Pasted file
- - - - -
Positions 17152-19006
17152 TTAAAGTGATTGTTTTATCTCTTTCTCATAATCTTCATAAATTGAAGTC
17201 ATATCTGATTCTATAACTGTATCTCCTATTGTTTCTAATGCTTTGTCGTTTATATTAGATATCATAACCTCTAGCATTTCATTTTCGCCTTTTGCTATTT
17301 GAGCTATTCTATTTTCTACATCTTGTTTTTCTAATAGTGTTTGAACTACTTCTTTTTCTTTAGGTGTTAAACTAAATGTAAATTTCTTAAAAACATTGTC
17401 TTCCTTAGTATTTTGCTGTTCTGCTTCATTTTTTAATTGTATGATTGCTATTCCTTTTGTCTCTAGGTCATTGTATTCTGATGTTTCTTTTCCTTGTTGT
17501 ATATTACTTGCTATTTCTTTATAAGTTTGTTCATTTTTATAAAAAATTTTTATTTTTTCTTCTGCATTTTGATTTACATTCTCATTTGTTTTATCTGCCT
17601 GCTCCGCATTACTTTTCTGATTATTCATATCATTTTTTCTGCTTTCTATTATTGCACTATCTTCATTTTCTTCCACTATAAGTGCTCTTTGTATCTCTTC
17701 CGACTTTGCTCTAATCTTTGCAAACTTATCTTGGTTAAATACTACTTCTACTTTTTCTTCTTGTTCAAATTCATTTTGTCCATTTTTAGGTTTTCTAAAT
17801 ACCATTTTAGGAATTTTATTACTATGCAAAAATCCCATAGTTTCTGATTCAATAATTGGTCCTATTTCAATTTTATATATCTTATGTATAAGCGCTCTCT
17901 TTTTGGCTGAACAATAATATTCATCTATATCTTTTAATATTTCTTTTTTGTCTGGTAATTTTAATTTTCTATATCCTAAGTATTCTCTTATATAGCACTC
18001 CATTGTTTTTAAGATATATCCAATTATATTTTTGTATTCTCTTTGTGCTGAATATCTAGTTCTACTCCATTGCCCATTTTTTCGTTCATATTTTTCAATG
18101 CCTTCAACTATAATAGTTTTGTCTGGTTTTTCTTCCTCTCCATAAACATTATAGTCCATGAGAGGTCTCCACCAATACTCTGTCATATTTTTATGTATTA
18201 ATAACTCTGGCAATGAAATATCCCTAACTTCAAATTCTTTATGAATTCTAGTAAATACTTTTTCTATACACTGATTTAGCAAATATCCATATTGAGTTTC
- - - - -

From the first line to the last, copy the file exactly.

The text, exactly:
Positions 17152-19006
17152 TTAAAGTGATTGTTTTATCTCTTTCTCATAATCTTCATAAATTGAAGTC
17201 ATATCTGATTCTATAACTGTATCTCCTATTGTTTCTAATGCTTTGTCGTTTATATTAGATATCATAACCTCTAGCATTTCATTTTCGCCTTTTGCTATTT
17301 GAGCTATTCTATTTTCTACATCTTGTTTTTCTAATAGTGTTTGAACTACTTCTTTTTCTTTAGGTGTTAAACTAAATGTAAATTTCTTAAAAACATTGTC
17401 TTCCTTAGTATTTTGCTGTTCTGCTTCATTTTTTAATTGTATGATTGCTATTCCTTTTGTCTCTAGGTCATTGTATTCTGATGTTTCTTTTCCTTGTTGT
17501 ATATTACTTGCTATTTCTTTATAAGTTTGTTCATTTTTATAAAAAATTTTTATTTTTTCTTCTGCATTTTGATTTACATTCTCATTTGTTTTATCTGCCT
17601 GCTCCGCATTACTTTTCTGATTATTCATATCATTTTTTCTGCTTTCTATTATTGCACTATCTTCATTTTCTTCCACTATAAGTGCTCTTTGTATCTCTTC
17701 CGACTTTGCTCTAATCTTTGCAAACTTATCTTGGTTAAATACTACTTCTACTTTTTCTTCTTGTTCAAATTCATTTTGTCCATTTTTAGGTTTTCTAAAT
17801 ACCATTTTAGGAATTTTATTACTATGCAAAAATCCCATAGTTTCTGATTCAATAATTGGTCCTATTTCAATTTTATATATCTTATGTATAAGCGCTCTCT
17901 TTTTGGCTGAACAATAATATTCATCTATATCTTTTAATATTTCTTTTTTGTCTGGTAATTTTAATTTTCTATATCCTAAGTATTCTCTTATATAGCACTC
18001 CATTGTTTTTAAGATATATCCAATTATATTTTTGTATTCTCTTTGTGCTGAATATCTAGTTCTACTCCATTGCCCATTTTTTCGTTCATATTTTTCAATG
18101 CCTTCAACTATAATAGTTTTGTCTGGTTTTTCTTCCTCTCCATAAACATTATAGTCCATGAGAGGTCTCCACCAATACTCTGTCATATTTTTATGTATTA
18201 ATAACTCTGGCAATGAAATATCCCTAACTTCAAATTCTTTATGAATTCTAGTAAATACTTTTTCTATACACTGATTTAGCAAATATCCATATTGAGTTTC